When I can motivate myself, I run. Armored in moisture-wicking layers, I hit the streets, jogging a route that takes me past a huge statue of George McClellan, a Civil War general probably best known for being canned. Although McClellan had won at Antietam, still the nation’s bloodiest single-day battle, President Lincoln fired him for being too reluctant to attack the Confederacy. If you live in Washington, you’ve surely passed the monument: It stands in the middle of Connecticut Avenue opposite the Washington Hilton, where Ronald Reagan was shot.
When I wasn’t worrying about having a coronary on my jog, I’d wonder how a fired general could get such a memorial. Maybe, maybe Douglas MacArthur. But McClellan? It seems even odder considering that McClellan won the Democratic nomination for president in 1864 and ran against Lincoln in the midst of the Civil War. He got trounced. McClellan wanted to keep prosecuting the war, but his running mate was a “Peace Democrat” who had no problem brokering secession—an appeasement that doomed any already-slim chance of unseating the Great Emancipator. After that, McClellan led a relatively quiet life, becoming the head of public works in New York City—although his son and namesake did become mayor in 1904.
How does someone like that get one of the best perches in the city? The answer, as with so many statues in D.C., is that he had ardent supporters. They commissioned a statue of the general, so it was raised. Today, interested parties might sink their money into ad buys or think tanks. But in the late 19th and early 20th centuries, public sculpture captured the hearts and minds of the elite.
You don’t need to be a plodding runner to appreciate Washington’s statues. They’re everywhere, and thanks to Pierre L’Enfant’s street layout—which is great on paper and terrible behind the wheel—you’ve surely been stuck around Dupont Circle (which bears a statue of Civil War Adm. Samuel Du Pont) or Washington Circle (which sports an equestrian statue of the first president near the university that bears his name). It’s an endless procession of white men on horseback. All totaled, Washington has close to 650 outdoor sculptures and architectural statues, according to James M. Goode, who literally wrote the book on the subject, Washington Sculpture.
How did a fired general get a statue? Maybe MacArthur. But McClellan?
All cities boast outdoor art, but capital cities have more because they represent a nation’s history, and they’re a magnet for embassies and other individual emissaries who want to raise memorials to promote their own country. Which is why Washington has a Joan of Arc statue presented by the women of France to the women of America. There’s a statue of the Lebanese poet Khalil Gibran and one of the Spanish bard Pablo Neruda.
What I like is that the subjects are not all so heroic. Besides McClellan, there’s a huge statue of James Buchanan, widely considered one of the worst U.S. presidents because his dithering helped bring on the Civil War. A childless bachelor, Buchanan had a niece who commissioned the statue and had the money to build it. The statue is as grandiose as Buchanan is disdained. Among the absurd touches, it depicts him in judicial robes, even though he was never a judge.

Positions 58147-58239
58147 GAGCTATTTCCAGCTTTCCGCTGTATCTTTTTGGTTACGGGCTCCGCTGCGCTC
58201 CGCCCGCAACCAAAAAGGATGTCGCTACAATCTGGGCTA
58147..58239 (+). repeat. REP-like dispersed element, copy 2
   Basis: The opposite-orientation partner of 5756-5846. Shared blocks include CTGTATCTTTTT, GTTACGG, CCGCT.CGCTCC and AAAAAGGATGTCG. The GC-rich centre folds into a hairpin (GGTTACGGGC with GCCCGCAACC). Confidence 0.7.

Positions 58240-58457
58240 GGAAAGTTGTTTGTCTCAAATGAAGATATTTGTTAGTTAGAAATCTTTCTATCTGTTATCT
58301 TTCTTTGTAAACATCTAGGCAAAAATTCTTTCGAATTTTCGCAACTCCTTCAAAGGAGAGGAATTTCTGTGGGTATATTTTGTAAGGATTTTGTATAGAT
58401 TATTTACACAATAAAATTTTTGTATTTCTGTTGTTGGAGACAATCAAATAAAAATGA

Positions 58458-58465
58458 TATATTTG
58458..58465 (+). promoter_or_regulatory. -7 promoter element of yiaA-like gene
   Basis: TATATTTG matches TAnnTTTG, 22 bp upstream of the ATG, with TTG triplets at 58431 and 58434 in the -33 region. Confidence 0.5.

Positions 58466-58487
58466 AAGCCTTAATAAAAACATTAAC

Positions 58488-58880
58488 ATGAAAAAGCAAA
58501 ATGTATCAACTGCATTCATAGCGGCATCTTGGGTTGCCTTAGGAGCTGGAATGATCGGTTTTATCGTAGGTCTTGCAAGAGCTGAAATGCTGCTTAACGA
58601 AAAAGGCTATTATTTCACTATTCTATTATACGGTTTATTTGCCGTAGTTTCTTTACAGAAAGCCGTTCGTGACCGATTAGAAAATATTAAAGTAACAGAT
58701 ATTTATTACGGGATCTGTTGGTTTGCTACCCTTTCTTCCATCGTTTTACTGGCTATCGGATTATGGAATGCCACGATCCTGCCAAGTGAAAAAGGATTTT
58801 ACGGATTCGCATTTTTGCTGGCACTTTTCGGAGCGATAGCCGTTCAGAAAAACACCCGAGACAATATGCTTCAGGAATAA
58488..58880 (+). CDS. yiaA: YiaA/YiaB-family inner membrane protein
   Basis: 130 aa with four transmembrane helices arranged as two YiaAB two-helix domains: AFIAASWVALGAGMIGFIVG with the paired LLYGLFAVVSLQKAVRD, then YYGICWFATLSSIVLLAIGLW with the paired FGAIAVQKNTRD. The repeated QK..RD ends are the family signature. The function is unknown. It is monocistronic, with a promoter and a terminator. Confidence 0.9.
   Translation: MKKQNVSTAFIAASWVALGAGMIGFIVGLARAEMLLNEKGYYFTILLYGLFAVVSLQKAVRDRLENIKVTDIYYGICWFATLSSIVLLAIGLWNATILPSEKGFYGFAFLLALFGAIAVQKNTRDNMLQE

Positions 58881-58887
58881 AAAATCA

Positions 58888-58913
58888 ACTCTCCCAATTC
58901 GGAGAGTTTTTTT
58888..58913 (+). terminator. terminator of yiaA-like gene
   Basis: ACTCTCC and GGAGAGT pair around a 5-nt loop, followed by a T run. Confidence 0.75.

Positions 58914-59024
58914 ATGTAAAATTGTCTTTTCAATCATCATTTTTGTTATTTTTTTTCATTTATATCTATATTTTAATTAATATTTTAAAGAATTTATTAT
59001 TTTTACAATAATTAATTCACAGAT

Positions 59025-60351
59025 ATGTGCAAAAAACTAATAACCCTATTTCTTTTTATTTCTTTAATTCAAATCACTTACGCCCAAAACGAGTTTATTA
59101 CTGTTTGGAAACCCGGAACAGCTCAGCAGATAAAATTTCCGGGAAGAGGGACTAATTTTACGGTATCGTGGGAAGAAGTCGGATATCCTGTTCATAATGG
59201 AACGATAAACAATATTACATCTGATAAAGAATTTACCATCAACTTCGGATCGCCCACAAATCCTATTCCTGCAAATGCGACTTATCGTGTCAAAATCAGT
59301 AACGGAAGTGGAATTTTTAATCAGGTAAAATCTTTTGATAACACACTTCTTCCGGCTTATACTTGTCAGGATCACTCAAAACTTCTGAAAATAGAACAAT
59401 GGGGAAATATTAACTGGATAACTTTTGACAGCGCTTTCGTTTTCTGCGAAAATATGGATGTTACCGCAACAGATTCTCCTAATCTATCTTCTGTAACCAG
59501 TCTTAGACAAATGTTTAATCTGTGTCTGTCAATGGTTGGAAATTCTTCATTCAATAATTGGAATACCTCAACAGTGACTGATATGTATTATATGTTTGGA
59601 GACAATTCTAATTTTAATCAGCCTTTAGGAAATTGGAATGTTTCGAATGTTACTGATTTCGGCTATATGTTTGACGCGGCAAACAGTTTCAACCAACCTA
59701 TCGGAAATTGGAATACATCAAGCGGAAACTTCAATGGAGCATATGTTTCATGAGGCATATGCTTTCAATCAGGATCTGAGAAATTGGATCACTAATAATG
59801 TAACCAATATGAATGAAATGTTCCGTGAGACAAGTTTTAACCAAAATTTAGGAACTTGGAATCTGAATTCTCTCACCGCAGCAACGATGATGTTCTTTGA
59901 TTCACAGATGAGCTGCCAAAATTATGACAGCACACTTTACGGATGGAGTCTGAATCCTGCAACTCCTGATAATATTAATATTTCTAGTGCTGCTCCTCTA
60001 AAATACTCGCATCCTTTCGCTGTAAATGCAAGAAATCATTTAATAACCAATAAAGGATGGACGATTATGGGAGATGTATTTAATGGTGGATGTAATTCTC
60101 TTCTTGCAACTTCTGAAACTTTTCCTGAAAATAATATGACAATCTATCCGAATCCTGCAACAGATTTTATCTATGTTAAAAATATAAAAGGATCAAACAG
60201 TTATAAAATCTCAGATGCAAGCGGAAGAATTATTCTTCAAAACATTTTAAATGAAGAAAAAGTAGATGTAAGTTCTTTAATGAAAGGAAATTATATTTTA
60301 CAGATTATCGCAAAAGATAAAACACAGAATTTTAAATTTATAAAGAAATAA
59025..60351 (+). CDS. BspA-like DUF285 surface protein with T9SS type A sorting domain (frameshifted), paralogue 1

I like the weirder statues, too. (There’s one of Sodom and Gomorrah over a building near Dupont Circle.) But it’s the odd juxtaposition of Washington statues that makes them somehow more poignant. Buchanan sits in a corner of Meridian Hill Park, just yards from a statue of Dante, erected on the 600th anniversary of the Italian poet’s death. Dante, holding his Commedia, looks stern. What would he and the lousy 15th president have made of each other?
The oddest—and yet most fitting—juxtaposition is on Massachusetts Avenue, where there’s a statue of Edmund Burke, the famed 18th-century conservative member of British Parliament who was an intellectual lodestar to William F. Buckley and a pre-tea party generation of American conservatives. (Burke advocated careful progress: He praised the American Revolution and condemned the more sweeping French one.)
It might seem odd that a conservative sits catty-corner from Samuel Gompers, the founder of the American Federation of Labor. A cigar roller, Gompers was a leading light of the labor movement, and the AFL erected this rather overwrought tribute to him, complete with anthropomorphic depictions of “education” and “home,” dedicated by Franklin Roosevelt in 1933. I like to climb on it and study hidden iconography of the time, such as the early railroad locomotive. (Reading Goode’s book on D.C. statues I learned that his monument is actually hollow; a pair of thieves once stored their booty inside of him.) But Gompers was outshone by other, more radical members of the labor movement—most notably John Lewis of the Congress of Industrial Organizations. In the end, Burke was more forward-thinking than most people realize, Gompers more reactionary.
There’s always an art fight in D.C. The Vietnam Veterans Memorial was controversial, and battles still rage over whether the National Mall is too crowded. We bicker about art because, here at least, it still matters. That’s a good thing. It’s also another good reason to take up running.
This article appears in the January 29, 2011, edition of National Journal Magazine.